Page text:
Since your "some users" have sudo or root access to the machine, it is not fully possible. Because every thing you doing as root can revert by them. So, the only thing you can do is attributing. So it makes them some difficulty to modify the files, but still its not fully proof because of the same reason I mentioned in first sentence. Using following ...


4

The issue is probably relating to the splitting of configuration between two location directives, but I'm not sure. Rather than defining permissions in two places (apache config and the authz file), just define them in the authz file. Like so: httpd.conf <Location /svn> DAV svn SVNParentPath /var/lib/svn/repository Require valid-user ...


4

What objectClass is used for service identities? Whatever you want, really. In order for Crowd (or anything else) to authenticate, you need a distinguished name somewhere in your tree and it needs to have a userPassword attribute. If you look at your schema (if you're using OpenLDAP, that's usually /etc/openldap/schema), you can find objectClasses ...


4

SQL Server has the ability to use Windows Authentication for granting access to resources on the database server, and this feature is turned on even if you decide to use SQL Authentication. You do not need to create an explicit SQL Server login for each user unless your application requires it. For managing user access using Windows Authentication and ...


4

Your content on D:\ should not be available to "Users" since a newly created user is put into this group by default. Just remove the "Users" and "Everyone" entries from D:\ and all subdirectories - do not use "deny" type ACEs as they effectively will deny access for everyone who is the member of "Users", even if the user would otherwise have been granted ...


4

If they have root access, all bets are pretty much off..depending how savvy they are. One ugly way is to set immutable bit on your file. It will be unmodifiable as long as that attribute is set. Then change your scripts to remove that attribute before updating your file and set it back afterwards. Hopefully your users won't notice that attribute and their ...


4

The employeeNumber field while not viewable via the GUI is still able to be queried by anyone with read access to AD if I'm not mistaken. It may take more effort than "Outlook" though. But honestly...it's the last 4 of the SSN...so I think your approach, if management is fine with it, is good enough. Just make sure you don't care about an actual employee ...


4

In response to your comment: Your comment is valid if the data I want to protect is some kind of business deeds with sensitive financial figures. But, consider I am doing it for a software company that wants to protect their programmers to upload their software source files to their private cloud storage (they are usually 1000+ files). and your ...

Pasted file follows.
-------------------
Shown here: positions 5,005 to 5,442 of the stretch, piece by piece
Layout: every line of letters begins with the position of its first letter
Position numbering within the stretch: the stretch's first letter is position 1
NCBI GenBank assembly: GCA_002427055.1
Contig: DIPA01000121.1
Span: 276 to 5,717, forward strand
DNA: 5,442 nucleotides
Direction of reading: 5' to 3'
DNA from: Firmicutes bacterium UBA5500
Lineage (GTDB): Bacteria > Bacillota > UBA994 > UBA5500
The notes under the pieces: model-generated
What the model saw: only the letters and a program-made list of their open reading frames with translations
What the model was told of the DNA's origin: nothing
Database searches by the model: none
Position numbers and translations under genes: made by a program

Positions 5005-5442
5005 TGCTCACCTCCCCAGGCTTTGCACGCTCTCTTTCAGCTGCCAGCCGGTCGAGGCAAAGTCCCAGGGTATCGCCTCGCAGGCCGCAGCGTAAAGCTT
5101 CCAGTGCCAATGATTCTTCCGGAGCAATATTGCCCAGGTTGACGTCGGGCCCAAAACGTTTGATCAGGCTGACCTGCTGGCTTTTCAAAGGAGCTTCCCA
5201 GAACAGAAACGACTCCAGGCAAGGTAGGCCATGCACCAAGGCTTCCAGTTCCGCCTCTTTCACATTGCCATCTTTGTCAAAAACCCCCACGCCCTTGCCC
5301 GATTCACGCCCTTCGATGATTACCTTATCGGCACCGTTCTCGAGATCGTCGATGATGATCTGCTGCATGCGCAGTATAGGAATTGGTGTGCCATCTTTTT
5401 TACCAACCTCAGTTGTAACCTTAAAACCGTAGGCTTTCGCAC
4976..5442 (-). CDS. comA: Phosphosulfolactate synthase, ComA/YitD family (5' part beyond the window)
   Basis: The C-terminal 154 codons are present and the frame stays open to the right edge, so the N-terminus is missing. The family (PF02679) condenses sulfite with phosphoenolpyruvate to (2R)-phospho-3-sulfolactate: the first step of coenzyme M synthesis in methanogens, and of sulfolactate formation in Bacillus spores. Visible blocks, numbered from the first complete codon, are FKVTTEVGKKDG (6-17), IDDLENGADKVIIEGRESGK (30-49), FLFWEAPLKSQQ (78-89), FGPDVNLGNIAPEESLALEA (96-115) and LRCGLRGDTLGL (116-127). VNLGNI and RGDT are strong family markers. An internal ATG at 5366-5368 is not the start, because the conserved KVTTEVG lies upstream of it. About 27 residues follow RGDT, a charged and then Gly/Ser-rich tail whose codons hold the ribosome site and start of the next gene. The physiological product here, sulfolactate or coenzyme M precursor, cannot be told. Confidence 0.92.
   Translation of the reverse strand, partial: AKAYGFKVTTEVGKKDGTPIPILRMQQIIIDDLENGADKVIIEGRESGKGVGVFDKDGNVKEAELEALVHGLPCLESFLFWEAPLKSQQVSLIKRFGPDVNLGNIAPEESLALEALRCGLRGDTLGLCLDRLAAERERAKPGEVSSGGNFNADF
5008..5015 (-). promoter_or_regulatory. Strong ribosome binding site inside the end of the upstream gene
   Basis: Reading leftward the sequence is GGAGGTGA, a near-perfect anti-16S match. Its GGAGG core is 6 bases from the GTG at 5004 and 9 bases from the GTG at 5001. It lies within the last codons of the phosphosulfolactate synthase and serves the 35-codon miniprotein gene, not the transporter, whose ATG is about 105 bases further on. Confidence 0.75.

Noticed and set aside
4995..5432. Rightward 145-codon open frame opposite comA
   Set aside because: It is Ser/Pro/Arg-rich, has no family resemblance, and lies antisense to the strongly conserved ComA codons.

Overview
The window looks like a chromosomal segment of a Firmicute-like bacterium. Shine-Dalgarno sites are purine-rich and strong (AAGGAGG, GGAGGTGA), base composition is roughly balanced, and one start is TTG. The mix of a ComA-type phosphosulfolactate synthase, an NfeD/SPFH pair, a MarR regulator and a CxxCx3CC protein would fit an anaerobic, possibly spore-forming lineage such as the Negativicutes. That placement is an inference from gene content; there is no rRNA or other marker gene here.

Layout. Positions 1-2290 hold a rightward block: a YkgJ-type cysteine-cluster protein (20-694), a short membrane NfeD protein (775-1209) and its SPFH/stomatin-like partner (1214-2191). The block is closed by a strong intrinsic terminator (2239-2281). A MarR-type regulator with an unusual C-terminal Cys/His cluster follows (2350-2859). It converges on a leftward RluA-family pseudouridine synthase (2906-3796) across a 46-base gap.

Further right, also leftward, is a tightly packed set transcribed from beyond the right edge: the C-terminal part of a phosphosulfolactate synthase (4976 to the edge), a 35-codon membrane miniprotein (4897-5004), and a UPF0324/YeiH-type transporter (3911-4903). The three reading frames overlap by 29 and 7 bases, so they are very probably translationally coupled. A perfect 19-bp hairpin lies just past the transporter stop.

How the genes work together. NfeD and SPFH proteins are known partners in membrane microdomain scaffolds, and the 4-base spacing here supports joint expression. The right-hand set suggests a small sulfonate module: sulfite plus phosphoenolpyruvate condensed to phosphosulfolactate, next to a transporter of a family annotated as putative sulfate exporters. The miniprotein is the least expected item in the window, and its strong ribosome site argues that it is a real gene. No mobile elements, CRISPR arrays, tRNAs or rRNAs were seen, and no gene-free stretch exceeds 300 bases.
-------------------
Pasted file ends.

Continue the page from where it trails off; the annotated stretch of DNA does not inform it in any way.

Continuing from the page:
3

Have you checked out ViewVC? It can provide a nicely-formatted read-only view of your repo, and is quite configurable.


3

First off, get rid of factsync, fact_sync, and plugin_sync -- they're all either not required or misspelt. Second, auth.conf is unnecessary -- my 0.25 setups don't have an auth.conf anywhere to be found. I really think you're overcomplicating it. If you fix up your host/cert name issues (as per your other question) and use the fileserver.conf you've got ...


3

Basically, it comes down to users being able to override the access controls at their discretion. In a MAC-based system, the policy cannot be overriden by a user to allow less privileged users access to a resource. The MAC is mandatory. In some situations, it may be necessary to have this behaviour. Typically, I've heard of MACs used in highly secure ...


3

You could deny access to a range of IP addresses known to originate from that country, while using a white list to enable access to those specific IP addresses which you want to allow. However, this could easily be subverted by, for example, using a proxy from a different country, or simply by going to a different country and then viewing the website from ...


3

This might help you - Developing Software in Visual Studio .NET with Non-Administrative Privileges.


3

I am assuming you are running Apache on a Linux machine, you can use iptables to block the IPs. Here is the command to block the selected IP. iptables -A INPUT -s <IP ADDRESS> -j DROP And here is the little bash script that will read the IP list from the txt file and will block all the IPs. #!/bin/bash while read IPADDR; do iptables -A INPUT ...